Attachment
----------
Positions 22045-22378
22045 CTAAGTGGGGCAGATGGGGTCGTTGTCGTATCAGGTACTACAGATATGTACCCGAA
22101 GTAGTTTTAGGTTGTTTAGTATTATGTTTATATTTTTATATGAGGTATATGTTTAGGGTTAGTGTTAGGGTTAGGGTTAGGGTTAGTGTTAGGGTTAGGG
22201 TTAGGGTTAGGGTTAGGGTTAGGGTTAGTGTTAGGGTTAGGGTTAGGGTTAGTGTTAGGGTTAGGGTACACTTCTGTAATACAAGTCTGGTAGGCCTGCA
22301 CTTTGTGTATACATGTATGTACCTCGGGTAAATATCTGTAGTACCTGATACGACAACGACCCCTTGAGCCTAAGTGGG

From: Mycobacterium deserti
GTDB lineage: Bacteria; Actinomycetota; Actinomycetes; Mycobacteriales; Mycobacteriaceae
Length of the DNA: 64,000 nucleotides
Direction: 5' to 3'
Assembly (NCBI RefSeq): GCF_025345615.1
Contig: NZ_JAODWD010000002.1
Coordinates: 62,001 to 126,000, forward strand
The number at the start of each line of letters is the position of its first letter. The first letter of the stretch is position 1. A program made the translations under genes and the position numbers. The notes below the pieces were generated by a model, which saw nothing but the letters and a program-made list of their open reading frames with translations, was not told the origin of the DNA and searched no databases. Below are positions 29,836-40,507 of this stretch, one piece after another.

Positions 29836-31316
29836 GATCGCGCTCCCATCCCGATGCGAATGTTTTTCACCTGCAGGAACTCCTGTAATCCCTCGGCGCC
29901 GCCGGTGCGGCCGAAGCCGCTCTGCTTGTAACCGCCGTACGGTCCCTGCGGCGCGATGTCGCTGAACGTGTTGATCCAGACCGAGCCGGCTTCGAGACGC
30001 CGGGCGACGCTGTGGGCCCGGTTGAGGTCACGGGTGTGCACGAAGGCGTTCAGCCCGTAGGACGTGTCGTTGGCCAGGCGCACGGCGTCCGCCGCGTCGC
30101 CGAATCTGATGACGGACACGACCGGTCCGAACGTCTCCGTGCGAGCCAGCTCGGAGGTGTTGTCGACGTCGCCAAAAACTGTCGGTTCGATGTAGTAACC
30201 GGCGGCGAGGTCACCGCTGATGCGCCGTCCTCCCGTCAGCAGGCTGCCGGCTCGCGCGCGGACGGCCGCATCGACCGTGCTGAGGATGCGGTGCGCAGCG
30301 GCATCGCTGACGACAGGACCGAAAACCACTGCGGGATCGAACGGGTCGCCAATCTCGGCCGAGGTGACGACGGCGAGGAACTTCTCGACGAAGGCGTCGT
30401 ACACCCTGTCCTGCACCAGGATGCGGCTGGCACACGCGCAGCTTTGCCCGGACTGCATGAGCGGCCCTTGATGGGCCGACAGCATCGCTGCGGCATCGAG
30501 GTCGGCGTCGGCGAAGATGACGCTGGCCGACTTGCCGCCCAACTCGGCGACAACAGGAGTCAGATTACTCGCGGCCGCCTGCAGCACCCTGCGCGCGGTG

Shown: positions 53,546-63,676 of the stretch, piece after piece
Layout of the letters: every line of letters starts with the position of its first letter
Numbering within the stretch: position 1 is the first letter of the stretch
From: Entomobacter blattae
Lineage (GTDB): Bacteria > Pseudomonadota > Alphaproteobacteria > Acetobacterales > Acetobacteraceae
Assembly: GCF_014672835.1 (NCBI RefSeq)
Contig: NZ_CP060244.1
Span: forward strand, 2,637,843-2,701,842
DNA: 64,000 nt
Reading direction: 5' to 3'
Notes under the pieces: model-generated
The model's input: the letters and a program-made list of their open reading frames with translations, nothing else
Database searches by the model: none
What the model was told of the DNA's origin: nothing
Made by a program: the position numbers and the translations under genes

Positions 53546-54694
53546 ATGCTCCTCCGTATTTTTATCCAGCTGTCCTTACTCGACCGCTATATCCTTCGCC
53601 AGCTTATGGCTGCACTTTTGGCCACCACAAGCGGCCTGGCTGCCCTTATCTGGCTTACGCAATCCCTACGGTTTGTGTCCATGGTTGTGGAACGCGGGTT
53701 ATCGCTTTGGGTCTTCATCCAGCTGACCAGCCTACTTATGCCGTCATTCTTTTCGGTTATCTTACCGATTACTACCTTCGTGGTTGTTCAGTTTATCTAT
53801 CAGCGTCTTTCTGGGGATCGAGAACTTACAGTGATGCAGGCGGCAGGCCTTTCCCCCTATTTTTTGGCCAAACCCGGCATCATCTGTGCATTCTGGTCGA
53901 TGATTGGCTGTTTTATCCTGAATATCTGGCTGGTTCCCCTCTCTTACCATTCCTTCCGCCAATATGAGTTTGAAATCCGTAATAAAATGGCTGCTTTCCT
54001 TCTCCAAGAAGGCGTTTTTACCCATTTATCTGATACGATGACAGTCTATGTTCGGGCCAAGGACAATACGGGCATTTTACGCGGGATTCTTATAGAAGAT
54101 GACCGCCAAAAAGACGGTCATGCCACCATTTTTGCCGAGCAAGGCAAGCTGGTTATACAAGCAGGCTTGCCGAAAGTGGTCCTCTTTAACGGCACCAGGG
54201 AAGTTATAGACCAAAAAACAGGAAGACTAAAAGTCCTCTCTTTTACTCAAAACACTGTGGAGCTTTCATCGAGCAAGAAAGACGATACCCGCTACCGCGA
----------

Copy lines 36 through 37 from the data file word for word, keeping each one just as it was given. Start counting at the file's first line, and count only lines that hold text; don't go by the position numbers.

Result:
What the model was told of the DNA's origin: nothing
Made by a program: the position numbers and the translations under genes